Oh, What a Relief: Billy McCool
Billy McCool was a left-handed reliever who threw the ball hard and sometimes over the plate. The husky southpaw was at times impossible to hit … if you swung.
McCool was signed by the Cincinnati Reds out of high school in 1963. Dominating in his only season in the minors, he was 5-13 in A ball despite a 2.01 ERA. When promoted to AAA ball, he was 4-0 in four starts with a 1.04 ERA. He struck out 179 batters in 174 innings.
That was enough to bring him to spring training for 1964, and the 19-year-old McCool made the Reds’ roster as a relief pitcher. In his rookie season, he was 6-5 with a 2.42 ERA. In 40 appearances, he finished 21 games with seven saves. He struck out 87 batters in 89.1 innings.
McCool was even more dominating in his second season. He appeared in 62 games in 1965, going 9-10 with a 4.27 ERA and 21 saves. He struck out 120 batters in 105.1 innings. He had another strong year in 1966, going 8-8 with a 2.48 ERA and 18 saves (tied with Roy Face behind Phil Regan’s 21 saves). McCool struck out 104 batters in 105.1 innings.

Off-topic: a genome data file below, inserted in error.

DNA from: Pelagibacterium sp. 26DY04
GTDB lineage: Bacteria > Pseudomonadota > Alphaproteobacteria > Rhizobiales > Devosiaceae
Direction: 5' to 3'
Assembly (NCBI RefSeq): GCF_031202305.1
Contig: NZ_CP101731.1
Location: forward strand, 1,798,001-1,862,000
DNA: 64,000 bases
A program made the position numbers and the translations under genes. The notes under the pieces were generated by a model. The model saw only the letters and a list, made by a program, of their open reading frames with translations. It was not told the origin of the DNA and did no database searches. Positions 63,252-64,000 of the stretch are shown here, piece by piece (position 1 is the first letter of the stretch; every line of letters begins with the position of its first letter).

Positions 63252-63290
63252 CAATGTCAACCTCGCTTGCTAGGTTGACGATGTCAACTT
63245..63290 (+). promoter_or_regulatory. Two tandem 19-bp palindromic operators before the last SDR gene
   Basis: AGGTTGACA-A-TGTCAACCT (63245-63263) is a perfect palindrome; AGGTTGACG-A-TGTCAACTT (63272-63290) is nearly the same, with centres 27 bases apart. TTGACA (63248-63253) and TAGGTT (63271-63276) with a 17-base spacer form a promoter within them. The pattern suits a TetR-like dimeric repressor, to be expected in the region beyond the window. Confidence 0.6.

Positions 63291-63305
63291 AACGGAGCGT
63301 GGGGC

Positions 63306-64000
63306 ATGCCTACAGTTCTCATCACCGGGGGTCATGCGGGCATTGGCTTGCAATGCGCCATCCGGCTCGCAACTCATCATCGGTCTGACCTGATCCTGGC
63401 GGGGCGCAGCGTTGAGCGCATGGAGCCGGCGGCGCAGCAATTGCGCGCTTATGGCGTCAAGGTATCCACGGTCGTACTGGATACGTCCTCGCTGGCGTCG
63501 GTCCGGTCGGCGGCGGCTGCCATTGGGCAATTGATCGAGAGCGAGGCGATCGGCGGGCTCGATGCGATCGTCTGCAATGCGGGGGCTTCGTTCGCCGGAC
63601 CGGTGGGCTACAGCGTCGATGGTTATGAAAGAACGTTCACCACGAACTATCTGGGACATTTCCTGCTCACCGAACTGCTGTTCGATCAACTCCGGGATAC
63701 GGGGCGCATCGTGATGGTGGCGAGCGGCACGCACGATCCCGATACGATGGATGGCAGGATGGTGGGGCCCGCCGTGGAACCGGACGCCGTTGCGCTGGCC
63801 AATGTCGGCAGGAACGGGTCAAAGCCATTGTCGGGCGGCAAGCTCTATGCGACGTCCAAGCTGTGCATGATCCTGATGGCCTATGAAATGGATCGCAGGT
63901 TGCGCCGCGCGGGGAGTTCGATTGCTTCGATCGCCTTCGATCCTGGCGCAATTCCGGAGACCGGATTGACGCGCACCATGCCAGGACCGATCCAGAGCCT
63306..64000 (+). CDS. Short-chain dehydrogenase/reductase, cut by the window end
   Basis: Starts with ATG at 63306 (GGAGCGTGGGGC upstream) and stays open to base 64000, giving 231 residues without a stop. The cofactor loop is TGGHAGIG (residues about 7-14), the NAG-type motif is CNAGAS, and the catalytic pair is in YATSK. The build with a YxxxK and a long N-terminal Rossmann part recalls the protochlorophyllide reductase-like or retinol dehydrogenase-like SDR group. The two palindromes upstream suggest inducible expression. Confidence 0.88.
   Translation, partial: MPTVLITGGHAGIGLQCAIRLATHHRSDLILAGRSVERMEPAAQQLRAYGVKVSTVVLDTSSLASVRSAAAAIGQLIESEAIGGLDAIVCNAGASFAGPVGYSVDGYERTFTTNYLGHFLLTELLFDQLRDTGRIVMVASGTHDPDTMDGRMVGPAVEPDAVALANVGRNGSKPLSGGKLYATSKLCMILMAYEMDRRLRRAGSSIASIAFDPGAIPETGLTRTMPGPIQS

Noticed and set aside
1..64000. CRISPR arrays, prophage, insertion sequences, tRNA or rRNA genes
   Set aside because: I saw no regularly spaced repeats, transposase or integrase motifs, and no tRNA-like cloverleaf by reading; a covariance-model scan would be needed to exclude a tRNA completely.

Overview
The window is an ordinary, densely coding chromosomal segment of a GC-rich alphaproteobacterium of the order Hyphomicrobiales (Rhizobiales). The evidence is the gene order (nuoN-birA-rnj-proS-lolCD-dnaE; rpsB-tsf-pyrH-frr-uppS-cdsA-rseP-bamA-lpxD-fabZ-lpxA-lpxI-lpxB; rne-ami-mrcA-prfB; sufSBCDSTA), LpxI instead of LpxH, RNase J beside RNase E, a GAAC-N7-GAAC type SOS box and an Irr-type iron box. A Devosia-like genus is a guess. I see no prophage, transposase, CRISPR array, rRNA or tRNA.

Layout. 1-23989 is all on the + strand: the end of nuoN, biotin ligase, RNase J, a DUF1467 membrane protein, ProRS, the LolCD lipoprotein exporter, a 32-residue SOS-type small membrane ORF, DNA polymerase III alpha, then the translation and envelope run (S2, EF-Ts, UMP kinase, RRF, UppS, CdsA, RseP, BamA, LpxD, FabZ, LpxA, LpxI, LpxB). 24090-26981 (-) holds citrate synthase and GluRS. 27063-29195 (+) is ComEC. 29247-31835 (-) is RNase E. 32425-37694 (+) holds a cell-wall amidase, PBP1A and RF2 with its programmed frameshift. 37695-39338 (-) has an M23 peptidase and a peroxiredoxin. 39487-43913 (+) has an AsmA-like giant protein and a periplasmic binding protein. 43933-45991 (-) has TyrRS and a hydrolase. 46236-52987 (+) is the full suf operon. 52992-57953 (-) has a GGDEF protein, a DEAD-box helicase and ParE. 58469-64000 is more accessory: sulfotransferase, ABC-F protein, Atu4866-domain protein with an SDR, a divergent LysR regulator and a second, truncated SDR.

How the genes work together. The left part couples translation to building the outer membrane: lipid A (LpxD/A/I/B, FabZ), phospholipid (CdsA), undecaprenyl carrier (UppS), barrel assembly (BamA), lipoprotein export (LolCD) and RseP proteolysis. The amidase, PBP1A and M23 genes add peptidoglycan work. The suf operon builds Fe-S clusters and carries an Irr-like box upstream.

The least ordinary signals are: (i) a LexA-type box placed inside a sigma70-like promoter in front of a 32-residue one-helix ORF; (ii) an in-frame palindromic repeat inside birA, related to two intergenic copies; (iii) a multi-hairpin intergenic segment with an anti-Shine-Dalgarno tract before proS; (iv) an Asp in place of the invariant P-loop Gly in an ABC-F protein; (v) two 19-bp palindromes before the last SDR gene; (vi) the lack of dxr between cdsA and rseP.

Then National League batters started catching on and stopped swinging at unhittable fastballs outside the strike zone. McCool was 3-7 in 1967 with only two saves on a 3.42 ERA. However, he averaged 5.2 walks per nine innings in 1967 compared to 3.5 in his first three seasons. That average would climb to 7.3 in 1968, when he went 3-4 with a 4.97 ERA.
Following the 1968 season, McCool was selected by the San Diego Padres in the National League expansion draft. He pitched one season for San Diego, going 3-5 with a 4.30 ERA and seven saves, and then was acquired by the St. Louis Cardinals, going 0-3 with a 6.23 ERA in 1970. He finished the 1970 season in the minors, and never made it back to the big leagues.
McCool’s seven-season career produced a 32-42 record with 58 saves and a 3.59 earned run average.